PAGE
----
Attorney General Eric Holder was unable to explain to Congress why President Barack Obama was within his constitutional limits when he issued an executive order to delay Obamacare’s employer mandate. The nation’s top law enforcement officer said he hasn’t looked at the analysis in “some time” and thus was unsure of where along the constitutional spectrum the order is permitted.
The surprising admission came after Sen. Mike Lee (R-Utah) grilled Holder for several minutes on the constitutional limits of executive orders and the executive branch during a Senate hearing on Wednesday.
"I'll be honest with you, I have not seen -- I don't remember looking at or having seen the analysis in some time, so I'm not sure where along the spectrum that would come," Holder replied after Lee pressed him about the employer mandate delay.
Lee came prepared, prefacing his question with an explanation of the standard legal test for executive orders. The test, first discussed by Supreme Court Justice Robert Jackson, argues the president’s authority to issue executive orders is strongest when he “does so with the backing of Congress (category one), more dubious when he issues an order pertaining to a topic on which Congress has not passed a law (category two), and weakest when the executive order is "incompatible with a congressional command" (category three), to use Lee's paraphrase,” the Washington Examiner reports.
After Holder’s “not sure” answer regarding the employer mandate, Lee asked about the president’s constitutional authority to unilaterally raise the minimum wage for federal contractors.
“Again, without having delved into this without any great degree—“ Holder began.
“But you’re the attorney general, I’m sure he consulted you,” Lee interrupted.
Holder admitted there have been consultations with the Justice Department. He said the minimum wage executive order would probably fall under category one and relates to the president’s ability to regulate things that involve the executive branch.
“I think there’s a constitutional basis for it, and given what the president’s responsibility is in running the executive branch, I think that there is an inherent power there for him to act in the way that he has,” Holder said.
Lee then asked Holder about the president’s decision to unilaterally delay Obamacare’s employer mandate a second time — and he got the same answer.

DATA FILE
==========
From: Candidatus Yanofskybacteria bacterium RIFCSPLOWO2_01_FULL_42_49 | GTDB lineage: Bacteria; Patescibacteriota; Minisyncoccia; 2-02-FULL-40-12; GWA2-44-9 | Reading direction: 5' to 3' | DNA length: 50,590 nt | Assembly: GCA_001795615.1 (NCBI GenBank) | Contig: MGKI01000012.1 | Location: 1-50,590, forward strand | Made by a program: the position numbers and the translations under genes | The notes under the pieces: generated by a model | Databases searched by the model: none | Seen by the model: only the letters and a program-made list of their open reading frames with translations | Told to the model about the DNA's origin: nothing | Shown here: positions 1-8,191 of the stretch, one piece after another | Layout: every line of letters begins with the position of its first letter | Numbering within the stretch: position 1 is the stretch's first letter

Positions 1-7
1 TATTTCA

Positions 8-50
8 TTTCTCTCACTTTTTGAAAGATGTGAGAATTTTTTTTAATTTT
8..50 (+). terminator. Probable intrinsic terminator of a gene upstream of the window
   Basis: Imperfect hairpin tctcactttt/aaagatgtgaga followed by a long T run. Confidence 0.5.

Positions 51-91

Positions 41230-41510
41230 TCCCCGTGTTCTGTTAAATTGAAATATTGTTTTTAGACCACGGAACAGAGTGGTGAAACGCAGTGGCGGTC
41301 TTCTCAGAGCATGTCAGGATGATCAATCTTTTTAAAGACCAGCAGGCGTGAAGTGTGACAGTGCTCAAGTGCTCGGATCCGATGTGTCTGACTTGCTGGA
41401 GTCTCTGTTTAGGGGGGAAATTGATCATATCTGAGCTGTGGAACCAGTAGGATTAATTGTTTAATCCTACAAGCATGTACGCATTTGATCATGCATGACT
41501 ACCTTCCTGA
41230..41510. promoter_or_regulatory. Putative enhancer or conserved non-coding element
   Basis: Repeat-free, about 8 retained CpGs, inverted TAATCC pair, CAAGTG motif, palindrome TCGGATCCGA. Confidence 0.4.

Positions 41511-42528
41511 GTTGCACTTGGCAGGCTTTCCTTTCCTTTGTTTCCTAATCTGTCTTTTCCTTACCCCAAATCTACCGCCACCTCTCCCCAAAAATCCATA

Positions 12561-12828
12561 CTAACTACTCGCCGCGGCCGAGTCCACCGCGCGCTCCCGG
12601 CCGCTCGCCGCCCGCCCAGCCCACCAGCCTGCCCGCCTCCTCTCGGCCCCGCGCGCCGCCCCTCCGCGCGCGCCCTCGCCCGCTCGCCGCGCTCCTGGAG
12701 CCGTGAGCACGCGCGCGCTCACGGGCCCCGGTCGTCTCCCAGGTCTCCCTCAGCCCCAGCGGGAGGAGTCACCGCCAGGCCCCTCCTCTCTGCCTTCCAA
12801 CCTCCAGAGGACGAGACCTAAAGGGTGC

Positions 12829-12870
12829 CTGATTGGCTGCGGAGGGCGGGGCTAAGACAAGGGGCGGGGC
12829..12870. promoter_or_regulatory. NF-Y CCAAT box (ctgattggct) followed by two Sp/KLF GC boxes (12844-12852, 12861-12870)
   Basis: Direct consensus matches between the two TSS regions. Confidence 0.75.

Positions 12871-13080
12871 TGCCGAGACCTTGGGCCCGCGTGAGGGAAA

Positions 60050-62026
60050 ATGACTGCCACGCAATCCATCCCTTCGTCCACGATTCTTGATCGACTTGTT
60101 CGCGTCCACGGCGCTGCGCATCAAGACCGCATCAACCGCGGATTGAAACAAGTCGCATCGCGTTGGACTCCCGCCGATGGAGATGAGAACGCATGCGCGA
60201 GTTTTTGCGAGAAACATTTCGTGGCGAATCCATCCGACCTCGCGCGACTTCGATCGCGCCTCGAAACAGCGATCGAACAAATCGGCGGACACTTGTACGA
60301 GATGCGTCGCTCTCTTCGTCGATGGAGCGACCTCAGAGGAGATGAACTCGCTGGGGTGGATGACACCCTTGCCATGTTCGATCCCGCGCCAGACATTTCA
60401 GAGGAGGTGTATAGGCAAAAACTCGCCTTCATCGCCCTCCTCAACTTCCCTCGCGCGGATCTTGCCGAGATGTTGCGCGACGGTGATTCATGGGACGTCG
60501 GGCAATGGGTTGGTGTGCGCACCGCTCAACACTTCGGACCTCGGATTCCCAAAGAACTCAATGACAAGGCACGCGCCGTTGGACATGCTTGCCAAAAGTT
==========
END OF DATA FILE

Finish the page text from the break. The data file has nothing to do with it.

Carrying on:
Watch the tense exchange below:
After Lee was done questioning Holder, he proceeded to lecture the attorney general on the importance of ensuring no one person in government is allowed to accumulate too much power.
"This is very, very important," he said. "It could be very helpful for you to release legal analysis produced by the office of legal counsel or whoever is advising the president on these issues. It's imperative within our constitutional system that we not allow too much authority to be accumulated in one person."
"It's one of the reasons why we have a Constitution, is to protect us against the excessive accumulation of power."
In response, Holder argued that Obama would never abuse his executive authority and act outside of the Constitution. He also claimed that President Obama has utilized executive orders less than his predecessors.
[sharequote align="center"]"General Holder, I respectfully, but forcefully, disagree..." - Sen. Mike Lee[/sharequote]
"General Holder, I respectfully, but forcefully, disagree with the assertion -- if this is what you're saying -- that because the number of executive orders issued by this president might be comparable to the number of executive orders issue by previous presidents, that that means he hasn't made more use of it than other presidents have."
Lee said looking at the "nature" of Obama's use of executive orders, it is clear the president has "usurped an extraordinary amount of authority within the executive branch."
"This is not precedented," he concluded. "And I point to the unilateral delay, lawless delay in my opinion, of the employer mandate as an example of this. At a minimum, I think he owes us an explanation of what his legal analysis was."